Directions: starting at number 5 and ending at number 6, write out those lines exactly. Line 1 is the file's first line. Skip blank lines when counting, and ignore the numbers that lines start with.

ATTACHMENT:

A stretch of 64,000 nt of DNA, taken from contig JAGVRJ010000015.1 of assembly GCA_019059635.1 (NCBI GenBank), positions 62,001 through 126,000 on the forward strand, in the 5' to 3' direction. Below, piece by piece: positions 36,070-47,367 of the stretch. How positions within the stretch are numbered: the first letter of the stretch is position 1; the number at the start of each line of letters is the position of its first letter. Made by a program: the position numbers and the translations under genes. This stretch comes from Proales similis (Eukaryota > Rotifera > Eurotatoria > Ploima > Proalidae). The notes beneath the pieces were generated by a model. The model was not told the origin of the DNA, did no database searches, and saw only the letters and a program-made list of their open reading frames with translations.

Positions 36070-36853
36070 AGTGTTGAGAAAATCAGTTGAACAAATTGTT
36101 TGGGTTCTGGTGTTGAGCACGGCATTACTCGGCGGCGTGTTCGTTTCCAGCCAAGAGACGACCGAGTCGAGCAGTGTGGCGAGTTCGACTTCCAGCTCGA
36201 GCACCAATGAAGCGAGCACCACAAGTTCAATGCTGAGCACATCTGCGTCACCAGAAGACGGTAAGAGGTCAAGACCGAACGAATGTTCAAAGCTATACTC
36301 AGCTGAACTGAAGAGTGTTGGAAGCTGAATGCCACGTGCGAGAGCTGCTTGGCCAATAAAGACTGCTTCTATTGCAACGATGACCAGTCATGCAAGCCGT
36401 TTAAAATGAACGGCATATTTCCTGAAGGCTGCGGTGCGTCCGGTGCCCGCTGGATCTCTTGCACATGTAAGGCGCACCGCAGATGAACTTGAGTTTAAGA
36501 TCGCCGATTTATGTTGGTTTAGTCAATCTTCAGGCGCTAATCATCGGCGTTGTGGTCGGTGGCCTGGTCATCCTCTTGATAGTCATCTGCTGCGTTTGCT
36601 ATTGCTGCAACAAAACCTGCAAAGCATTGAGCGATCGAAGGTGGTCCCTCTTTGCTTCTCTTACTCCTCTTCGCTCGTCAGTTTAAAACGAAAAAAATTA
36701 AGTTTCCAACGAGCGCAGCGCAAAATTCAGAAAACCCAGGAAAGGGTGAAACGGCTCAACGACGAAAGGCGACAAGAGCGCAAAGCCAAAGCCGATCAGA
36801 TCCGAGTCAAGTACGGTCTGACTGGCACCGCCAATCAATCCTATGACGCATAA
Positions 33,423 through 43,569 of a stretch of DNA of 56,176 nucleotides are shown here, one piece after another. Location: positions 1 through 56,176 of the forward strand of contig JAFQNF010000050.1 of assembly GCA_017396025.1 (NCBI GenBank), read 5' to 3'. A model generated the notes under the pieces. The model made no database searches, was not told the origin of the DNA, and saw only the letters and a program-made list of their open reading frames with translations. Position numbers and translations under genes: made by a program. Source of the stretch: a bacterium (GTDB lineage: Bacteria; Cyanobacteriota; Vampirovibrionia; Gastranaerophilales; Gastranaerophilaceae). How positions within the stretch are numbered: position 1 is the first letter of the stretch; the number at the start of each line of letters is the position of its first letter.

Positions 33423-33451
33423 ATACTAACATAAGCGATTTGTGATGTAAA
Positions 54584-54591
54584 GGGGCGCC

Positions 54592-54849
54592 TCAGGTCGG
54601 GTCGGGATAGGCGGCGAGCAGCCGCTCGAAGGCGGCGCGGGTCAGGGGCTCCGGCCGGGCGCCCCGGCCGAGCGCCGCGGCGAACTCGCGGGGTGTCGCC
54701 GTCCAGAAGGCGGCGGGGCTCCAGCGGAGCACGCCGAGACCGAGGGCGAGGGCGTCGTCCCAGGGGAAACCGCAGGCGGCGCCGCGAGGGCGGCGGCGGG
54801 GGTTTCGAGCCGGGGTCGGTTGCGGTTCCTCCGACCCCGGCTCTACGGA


36201 GCACCAATGAAGCGAGCACCACAAGTTCAATGCTGAGCACATCTGCGTCACCAGAAGACGGTAAGAGGTCAAGACCGAACGAATGTTCAAAGCTATACTC
36301 AGCTGAACTGAAGAGTGTTGGAAGCTGAATGCCACGTGCGAGAGCTGCTTGGCCAATAAAGACTGCTTCTATTGCAACGATGACCAGTCATGCAAGCCGT